Day 6: Ireland on a Global Scale

See the source image

Today we visited Bord Bia in Dublin. We were greeted by three members of the Bord Bia team who walked us through the basics of what Bord Bia does and explained several other factors affecting their business and trade in Ireland such as Brexit.

Over the past several days I have noticed many things about the economy of Ireland. First, Ireland has always been an effective hub for agriculture and farming. They import and export many goods globally and especially throughout Europe, mainly England. The members of Bord Bia explained to my peers and I that Ireland is quickly becoming a global exporter to many countries in East Asia for agricultural products. This is very important to Ireland because Brexit poses many challenges to continued trade with Ireland and England. They went on to explain that they are looking for further global expansion to continue this drastic economic growth and become a bigger player on the global scale.

The Irish economy has grown drastically over the past few decades for several reasons. First, the population of Ireland is highly educated that leads to an effective work force focused on global expansion. Because of this many American multi-national companies have put centers in Ireland hoping to facilitate expansion to untapped markets. Ireland is also an effective location for corporate titans such as Facebook, Amazon, and Google because it is the last English speaking country in the European Union. Being American companies this makes communication across these organizations easier.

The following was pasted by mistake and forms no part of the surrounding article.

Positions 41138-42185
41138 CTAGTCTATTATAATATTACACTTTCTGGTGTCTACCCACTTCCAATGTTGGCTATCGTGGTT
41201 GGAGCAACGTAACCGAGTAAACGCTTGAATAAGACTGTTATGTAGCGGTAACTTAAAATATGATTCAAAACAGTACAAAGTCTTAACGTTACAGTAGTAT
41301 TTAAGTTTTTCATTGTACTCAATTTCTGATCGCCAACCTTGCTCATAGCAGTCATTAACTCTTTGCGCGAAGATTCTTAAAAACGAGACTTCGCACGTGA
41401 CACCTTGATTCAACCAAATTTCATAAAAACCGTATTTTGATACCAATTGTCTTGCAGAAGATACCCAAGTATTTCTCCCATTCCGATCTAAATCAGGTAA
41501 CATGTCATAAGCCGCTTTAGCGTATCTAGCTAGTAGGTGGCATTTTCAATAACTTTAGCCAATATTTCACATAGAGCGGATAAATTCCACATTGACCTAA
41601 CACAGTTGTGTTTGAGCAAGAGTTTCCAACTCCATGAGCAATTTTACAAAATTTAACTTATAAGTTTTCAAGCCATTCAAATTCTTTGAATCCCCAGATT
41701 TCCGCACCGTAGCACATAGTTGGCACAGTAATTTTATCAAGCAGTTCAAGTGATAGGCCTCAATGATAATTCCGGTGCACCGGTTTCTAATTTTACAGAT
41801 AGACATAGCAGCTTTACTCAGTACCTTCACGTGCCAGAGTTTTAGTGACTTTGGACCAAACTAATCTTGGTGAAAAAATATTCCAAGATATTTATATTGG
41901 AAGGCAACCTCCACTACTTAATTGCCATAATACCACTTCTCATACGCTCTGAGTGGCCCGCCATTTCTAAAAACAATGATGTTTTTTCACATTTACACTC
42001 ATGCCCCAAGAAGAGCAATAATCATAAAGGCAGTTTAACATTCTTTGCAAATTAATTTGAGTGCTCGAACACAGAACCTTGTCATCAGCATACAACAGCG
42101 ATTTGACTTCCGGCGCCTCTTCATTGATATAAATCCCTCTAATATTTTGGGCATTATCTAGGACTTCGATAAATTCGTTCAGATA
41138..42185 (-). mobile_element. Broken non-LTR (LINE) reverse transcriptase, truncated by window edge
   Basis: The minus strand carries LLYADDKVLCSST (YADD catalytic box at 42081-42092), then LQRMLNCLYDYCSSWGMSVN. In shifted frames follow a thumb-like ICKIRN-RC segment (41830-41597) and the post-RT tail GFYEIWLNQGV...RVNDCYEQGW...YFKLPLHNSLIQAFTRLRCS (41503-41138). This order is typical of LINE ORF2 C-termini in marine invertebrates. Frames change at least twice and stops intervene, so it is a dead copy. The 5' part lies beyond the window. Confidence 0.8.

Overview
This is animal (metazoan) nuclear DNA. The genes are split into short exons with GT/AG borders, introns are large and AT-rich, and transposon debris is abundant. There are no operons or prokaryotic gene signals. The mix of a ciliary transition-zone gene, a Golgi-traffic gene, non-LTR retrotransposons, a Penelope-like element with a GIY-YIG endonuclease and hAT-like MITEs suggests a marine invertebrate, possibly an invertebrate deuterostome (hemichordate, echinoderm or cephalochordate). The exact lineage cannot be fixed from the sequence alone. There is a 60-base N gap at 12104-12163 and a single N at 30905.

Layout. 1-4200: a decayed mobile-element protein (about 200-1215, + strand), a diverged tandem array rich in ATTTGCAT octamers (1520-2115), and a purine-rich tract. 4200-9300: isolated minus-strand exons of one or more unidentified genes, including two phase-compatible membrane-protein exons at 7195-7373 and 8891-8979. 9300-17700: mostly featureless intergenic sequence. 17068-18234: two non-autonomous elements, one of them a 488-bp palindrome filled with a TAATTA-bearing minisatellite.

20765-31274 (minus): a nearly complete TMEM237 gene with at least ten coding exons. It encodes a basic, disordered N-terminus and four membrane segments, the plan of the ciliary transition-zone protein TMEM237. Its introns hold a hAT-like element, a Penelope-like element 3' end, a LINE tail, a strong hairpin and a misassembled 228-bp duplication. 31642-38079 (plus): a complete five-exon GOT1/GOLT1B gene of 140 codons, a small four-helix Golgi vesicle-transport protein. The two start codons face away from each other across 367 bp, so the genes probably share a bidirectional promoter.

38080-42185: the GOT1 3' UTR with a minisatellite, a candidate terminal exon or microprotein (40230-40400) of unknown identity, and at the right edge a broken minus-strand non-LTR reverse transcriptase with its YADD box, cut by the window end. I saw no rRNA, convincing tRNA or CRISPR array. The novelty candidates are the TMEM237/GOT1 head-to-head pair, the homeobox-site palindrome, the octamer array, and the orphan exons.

It seems to me that Brexit poses several complicated issues to the continued growth of Ireland. However, in a way it may help in the long term. This is because to become a big global player the Irish need to further expand operations globally to receive continued growth. Because of Brexit, the Irish are beginning to focus their efforts on countries such as South Korea and China for distribution. This type of expansion is critical to long term economic growth of the Irish economy.

Leave a Reply